“There is something of an Old Boys Network,” Link said.
The structure of the church hierarchy falls into several areas, something called the classis, the ministry and the elders.
The classis form a kind church government, dealing with various issues that come up among churches within their jurisdiction. Link, as a minister in Hoboken, was part of a region called the Classis of the Greater Palisades – where she found a strong traditionalist trend among some of its members.
“My strongest support came from the elders,” she said, “Particularly some of the older women.”
She said the East Coast is a little easier. When she was in the Midwest at the seminary, some churches would not let women preach there – even as students. Un-ordained misters often fill in for ministers that take vacations or do rotating duty at those congregations that lack a regular minister at the moment. Advertisements seeking ministers in church publications often had “Women need not apply” in their copy.
Yet, within a year of being ordained, Link said, she had four job offers.
Picking the right congregation
As flattered as Link was to get job offers, she also decided she wanted to feel as if she fit. Since coming back to New Jersey several years ago, she had served as chaplain in Bayonne Hospital, where she liked the people and the duties she performed. But when the Community Church in Hoboken asked if she would become its minister, she felt good about it.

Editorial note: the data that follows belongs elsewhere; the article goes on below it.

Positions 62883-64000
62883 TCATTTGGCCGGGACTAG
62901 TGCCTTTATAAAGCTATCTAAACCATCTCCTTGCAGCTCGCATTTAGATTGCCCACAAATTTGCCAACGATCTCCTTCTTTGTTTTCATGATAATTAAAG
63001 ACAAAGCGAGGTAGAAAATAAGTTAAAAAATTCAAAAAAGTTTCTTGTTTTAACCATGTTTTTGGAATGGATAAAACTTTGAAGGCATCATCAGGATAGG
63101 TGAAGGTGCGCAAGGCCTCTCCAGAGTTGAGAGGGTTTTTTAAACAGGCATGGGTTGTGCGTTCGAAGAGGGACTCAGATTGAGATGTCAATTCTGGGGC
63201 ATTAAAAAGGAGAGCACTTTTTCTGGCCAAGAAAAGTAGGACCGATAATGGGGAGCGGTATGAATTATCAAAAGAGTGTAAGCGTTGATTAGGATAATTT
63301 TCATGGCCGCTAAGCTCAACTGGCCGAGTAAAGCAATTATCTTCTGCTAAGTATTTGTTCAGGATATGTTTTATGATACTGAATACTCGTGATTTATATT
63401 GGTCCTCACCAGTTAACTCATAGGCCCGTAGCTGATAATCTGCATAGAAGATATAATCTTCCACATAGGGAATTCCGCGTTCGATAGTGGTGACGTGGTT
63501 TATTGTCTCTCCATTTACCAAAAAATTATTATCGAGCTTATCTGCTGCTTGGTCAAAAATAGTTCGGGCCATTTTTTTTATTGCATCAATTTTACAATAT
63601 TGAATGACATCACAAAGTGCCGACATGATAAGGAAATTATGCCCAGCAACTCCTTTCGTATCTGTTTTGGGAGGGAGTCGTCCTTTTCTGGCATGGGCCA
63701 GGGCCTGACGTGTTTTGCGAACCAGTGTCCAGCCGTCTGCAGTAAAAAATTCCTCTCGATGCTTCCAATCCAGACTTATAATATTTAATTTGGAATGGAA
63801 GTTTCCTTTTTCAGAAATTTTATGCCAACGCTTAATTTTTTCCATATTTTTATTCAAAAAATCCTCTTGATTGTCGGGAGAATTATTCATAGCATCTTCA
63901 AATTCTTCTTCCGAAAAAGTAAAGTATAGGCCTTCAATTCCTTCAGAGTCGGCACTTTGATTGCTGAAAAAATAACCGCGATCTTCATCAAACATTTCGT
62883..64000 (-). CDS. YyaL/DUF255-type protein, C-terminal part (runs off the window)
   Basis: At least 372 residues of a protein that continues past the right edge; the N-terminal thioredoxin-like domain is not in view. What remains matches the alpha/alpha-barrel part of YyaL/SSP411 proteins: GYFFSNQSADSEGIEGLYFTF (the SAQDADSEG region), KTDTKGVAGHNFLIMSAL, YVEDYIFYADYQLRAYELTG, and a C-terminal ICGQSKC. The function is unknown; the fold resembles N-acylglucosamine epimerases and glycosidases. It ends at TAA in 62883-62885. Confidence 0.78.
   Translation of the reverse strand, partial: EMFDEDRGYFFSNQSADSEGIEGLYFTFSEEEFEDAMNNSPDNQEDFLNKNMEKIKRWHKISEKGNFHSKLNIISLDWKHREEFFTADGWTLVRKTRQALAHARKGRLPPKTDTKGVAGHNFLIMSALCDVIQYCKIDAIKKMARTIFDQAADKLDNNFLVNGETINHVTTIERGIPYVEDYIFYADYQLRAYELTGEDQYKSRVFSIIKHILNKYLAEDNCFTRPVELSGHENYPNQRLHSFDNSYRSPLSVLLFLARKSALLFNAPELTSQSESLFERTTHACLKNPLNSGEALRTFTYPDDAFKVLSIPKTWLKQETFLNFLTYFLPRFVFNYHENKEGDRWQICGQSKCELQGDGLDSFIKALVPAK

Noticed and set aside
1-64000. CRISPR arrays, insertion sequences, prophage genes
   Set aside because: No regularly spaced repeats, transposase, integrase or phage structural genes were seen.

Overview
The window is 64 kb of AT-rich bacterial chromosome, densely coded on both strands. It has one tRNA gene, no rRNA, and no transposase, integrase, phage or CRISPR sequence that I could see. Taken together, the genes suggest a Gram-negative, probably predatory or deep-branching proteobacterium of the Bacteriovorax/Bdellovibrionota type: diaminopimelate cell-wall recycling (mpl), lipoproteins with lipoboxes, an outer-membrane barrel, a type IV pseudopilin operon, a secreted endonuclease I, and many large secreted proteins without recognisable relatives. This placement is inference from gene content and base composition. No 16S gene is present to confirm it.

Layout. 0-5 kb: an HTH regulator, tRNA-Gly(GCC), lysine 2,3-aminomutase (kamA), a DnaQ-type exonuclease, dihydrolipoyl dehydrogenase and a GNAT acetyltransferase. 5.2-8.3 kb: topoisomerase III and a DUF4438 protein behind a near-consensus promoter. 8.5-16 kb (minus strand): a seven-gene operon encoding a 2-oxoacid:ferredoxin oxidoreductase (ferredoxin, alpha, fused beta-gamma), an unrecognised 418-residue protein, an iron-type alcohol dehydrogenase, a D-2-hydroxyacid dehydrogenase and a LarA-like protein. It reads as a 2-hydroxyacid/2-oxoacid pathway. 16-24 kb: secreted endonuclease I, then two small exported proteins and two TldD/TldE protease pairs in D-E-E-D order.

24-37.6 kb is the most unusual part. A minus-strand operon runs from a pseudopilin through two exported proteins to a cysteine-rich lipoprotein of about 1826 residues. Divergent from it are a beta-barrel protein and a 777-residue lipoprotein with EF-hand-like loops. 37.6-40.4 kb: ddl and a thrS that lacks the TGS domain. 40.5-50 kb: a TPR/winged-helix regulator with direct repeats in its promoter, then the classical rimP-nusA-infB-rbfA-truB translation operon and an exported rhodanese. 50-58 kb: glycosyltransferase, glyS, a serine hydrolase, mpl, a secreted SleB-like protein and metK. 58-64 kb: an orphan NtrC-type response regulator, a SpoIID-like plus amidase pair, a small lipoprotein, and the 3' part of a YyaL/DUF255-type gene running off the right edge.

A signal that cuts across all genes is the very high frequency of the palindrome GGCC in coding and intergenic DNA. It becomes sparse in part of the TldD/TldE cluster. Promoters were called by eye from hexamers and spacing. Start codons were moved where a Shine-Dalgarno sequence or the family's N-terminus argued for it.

“It was a surprise to me,” Link said. “I went and spoke with the people on the search committee and received good feedback from them.”
The congregation approved her in March, and the Classis gave their approval for her to take over in June. Since ascending to the pulpit, Link had been making house calls on her parishioners. The church has about 70 regular parishioners, many of whom haven’t been visited in a long time because of the change of ministers. Link hopes to attract more people to the church, especially among the young, hardworking professionals currently moving into Hoboken.
“Many of them are so busy they sometimes forget things like God,” she said. “What I want to do is create a place where they will want to come and worship God.”
To date, the problems she faces at the Community Church have little to do with faith and nothing to do with prejudice as a woman, but involve the every day operations of running the church. She talks about the nightmare of getting the church telephone fixed, or the challenge of her learning to pronounce some of her parishioners’ names.
“We have a mixed congregation,” she said. “Some are Anglo, some are Indian. I’m trying to learn how to pronounce some of the Indian names. The people have been gracious.”
Another issue is the church building itself, an old structure in need of repair, a practical matter that she must learn to deal with as the new minister. Yet the spirit of faith – even in practical matters – plays an important role in Link’s life.
“You can’t go through this whole process without faith and a complete dependence on God,” she said. “While I would like to be in control, I know that none of this is really in my hands.”